The story "Drown" sets in the summer time in New Jersey. Diaz and his friend Beto are raging, out of control, in their neighborhood known as the ghetto. They" stole, broke windows... pissed on peoples steps and then challenged them to come out and stop us. " While Diaz has another year of high school, Beto for college on the other hand is leaving for college at the end of the summer. Diaz has several recurring feelings such as, suffocation, problems defining his masculinity, and being trapped, problem is that Diaz would rather stay trapped in the Ghetto if it means not turning out like Beto.

Why does Diaz use the metaphor drown? Why does Diaz struggle with masculinity? Does Diaz want to come up for air or continue to suffocate? In "Drown" the setting plays a key role in the story. Diaz described his neighborhood as, " The broken apart buildings, little strips of grass, the piles of garbage around the cans, and the dump"(Drown 91). The neighborhood where Diaz live shapes his life, so it plays an important role in the story. Most of Diaz anxiety is caused by the fact that he cannot leave his neighborhood, because he fears the outcome once in the outside world. Another setting that is important is the pool.

The pool is described in a way that is similar to the neighborhood where Diaz live, " The water feels good... while everything above me is loud and bright, everything below is whispers... " this particular quote coincides with the fact that Diaz is trapped, but he'd rather stay below than come up and see the outcome of him leaving for the outside world like Beto. The metaphor suffocation occurs throughout the story and ties to the story title itself. In this story Diaz shows it more at the pool scene, it seem as Diaz move through the story, but something always draws him back to the pool where most of his drowning occur.

This particular metaphor is used in several parts of the story, for instance, Diaz is suffocating where he lives because of all the poverty, misery, and drugs. Another way the author uses this metaphor is when he talks about how his mother keeps all the windows and doors locked, " Before we head out she drags us through the apartment to make sure the windows are locked... we never open the windows... this place just isn't safe... "(Drown 96), this quote gives the notion that maybe his mother is also suffocating him by keeping all the windows closed at all times trapping the hot air which can also make Diaz think he is suffocating.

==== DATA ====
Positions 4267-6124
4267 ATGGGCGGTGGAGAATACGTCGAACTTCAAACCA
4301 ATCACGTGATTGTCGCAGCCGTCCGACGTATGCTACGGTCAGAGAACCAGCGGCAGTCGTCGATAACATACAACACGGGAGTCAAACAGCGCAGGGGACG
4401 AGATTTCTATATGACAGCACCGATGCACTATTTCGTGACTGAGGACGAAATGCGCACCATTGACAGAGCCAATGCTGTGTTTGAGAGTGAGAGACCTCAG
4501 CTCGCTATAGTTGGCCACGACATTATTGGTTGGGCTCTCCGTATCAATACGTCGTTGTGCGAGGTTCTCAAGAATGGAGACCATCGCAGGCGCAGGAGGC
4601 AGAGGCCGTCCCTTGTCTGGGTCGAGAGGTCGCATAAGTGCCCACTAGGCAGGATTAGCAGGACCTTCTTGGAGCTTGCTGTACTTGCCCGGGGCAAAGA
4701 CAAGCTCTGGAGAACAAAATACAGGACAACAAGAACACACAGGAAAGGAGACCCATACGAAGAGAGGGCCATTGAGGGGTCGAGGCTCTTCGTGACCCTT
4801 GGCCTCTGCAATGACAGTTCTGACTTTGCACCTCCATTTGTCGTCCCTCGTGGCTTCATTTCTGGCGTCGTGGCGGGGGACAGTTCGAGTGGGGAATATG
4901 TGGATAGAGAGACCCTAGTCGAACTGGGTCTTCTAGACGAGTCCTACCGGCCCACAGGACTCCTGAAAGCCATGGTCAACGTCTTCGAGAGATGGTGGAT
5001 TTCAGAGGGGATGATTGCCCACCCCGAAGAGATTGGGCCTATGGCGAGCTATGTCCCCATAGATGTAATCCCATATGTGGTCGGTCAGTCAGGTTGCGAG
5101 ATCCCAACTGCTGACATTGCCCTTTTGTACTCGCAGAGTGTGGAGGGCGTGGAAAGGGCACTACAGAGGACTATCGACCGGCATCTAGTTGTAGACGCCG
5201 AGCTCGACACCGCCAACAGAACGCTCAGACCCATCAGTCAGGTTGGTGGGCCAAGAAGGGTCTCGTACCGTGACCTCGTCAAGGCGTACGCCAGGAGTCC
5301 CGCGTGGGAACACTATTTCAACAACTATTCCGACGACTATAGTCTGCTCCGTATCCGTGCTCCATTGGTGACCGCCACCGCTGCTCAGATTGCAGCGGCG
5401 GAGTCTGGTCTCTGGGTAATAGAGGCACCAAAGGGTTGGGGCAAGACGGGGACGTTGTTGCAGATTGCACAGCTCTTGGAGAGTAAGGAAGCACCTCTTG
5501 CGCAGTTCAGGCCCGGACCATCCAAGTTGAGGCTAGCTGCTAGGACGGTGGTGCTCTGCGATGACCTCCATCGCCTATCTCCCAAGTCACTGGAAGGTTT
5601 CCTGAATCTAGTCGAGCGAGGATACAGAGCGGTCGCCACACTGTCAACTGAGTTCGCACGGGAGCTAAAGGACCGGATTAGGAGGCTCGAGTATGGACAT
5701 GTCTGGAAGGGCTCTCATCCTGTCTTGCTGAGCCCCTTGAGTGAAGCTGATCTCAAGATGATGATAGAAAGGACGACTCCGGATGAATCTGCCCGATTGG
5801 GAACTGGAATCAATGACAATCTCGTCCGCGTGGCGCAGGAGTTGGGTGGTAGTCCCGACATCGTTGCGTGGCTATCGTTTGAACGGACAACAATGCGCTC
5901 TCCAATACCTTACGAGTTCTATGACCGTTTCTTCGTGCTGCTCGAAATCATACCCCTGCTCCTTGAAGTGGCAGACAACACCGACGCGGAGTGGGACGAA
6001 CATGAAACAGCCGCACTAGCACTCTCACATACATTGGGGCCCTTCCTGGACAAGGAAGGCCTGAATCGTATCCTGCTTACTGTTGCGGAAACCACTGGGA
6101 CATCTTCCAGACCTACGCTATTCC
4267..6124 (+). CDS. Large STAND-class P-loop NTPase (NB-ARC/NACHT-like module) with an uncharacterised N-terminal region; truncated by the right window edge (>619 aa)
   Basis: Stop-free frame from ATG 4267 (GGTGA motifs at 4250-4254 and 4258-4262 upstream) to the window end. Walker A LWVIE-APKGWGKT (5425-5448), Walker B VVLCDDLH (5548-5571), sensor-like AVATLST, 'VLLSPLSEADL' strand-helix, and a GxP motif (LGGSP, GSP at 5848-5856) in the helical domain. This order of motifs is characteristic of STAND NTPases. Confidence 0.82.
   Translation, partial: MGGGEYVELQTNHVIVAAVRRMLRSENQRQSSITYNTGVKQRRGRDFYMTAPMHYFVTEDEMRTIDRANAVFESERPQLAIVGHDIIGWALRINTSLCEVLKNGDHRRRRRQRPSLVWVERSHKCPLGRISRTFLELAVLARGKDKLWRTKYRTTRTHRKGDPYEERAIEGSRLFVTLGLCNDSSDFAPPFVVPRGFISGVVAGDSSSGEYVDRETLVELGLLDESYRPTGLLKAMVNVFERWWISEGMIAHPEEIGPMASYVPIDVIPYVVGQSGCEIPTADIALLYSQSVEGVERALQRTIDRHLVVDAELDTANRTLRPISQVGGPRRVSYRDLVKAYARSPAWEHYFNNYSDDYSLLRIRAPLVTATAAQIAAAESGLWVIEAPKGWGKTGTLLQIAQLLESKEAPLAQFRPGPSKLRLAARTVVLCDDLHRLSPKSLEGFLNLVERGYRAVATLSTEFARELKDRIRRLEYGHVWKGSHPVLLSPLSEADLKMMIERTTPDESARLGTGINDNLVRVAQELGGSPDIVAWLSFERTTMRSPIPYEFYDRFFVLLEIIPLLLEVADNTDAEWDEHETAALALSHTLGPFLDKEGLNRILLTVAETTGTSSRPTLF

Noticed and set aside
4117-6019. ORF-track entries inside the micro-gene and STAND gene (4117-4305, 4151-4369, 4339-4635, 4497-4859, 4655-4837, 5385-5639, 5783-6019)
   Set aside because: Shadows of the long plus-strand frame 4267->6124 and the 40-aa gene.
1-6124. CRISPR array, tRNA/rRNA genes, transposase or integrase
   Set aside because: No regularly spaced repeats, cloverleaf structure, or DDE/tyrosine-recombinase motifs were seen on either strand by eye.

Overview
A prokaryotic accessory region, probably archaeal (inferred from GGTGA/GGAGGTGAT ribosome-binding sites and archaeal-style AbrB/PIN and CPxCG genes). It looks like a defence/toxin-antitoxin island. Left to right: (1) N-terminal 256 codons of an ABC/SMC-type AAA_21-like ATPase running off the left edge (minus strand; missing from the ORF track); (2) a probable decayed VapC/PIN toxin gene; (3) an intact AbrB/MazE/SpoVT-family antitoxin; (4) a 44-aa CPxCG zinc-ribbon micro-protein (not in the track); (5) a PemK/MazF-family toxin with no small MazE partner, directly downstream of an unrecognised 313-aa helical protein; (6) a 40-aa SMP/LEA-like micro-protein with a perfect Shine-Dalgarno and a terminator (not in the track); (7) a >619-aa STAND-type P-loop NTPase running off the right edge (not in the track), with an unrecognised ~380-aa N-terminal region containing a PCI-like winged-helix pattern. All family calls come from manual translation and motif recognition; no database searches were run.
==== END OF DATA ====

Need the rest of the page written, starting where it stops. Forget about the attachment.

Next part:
Masculinity is something that Diaz struggle with more than anything in this story. In the start Beto and Diaz are both confused about their masculinity, but Beto in a different way because he's really a homosexual. In Diaz neighborhood homosexuality is viewed very negatively. On page 103 in the story, Diaz talks about how his friend Alex will stop by the side of the rode and say, Excuse me. When somebody comes over he'll point his pistol in their face just to see what they'll do, they also call the homosexuals patos throughout the story.

Once Diaz have several sexual encounters with Beto, that's when Diaz starts to question his masculinity. Diaz states, " Mostly i stayed in the basement terrified that i would end up abnormal, a fucking pato"(Drown 104). It is obvious that Beto questioning of their masculinity is not so much like Diaz anymore, because Beto excepts the fact that he is a homosexual by going to college, while Diaz on the other hand is still trapped and confused with his masculinity. Diaz is maybe afraid to leave for the outside world because that would mean he's excepting that he is also a homosexual like Beto.

In the story Diaz doesn't say it exactly that he wants to do the complete opposite of whatever Beto do, but he gives the reader that feeling. It is possible that Diaz can be satisfied with drowning in his neighborhood, because on page 100 the army recruiter offers Diaz a chance to escape his drowning, but Diaz refuses to come up for air. The author pathos, logos, and ethos plays a role in the story also. Diaz uses some symbols such as the pool and specific words to express himself in a way that makes the story feel more, drawing the reader into his world and his observation from first person point of view.

Throughout the author Junot Diaz moves in and out of his character quotes, which is a good thing because it gives the author a credibility and it communicates that their statements are more than just facts, they're a piece of Diaz memory of a feeling or a specific time. However the only way possible for Diaz to discontinue his suffocation and drowning is by joining the Army, but Diaz is still against and unwilling to come up for air, but uses the fact that he helps his mother as an excuse for not leaving his neighborhood and coming up for air.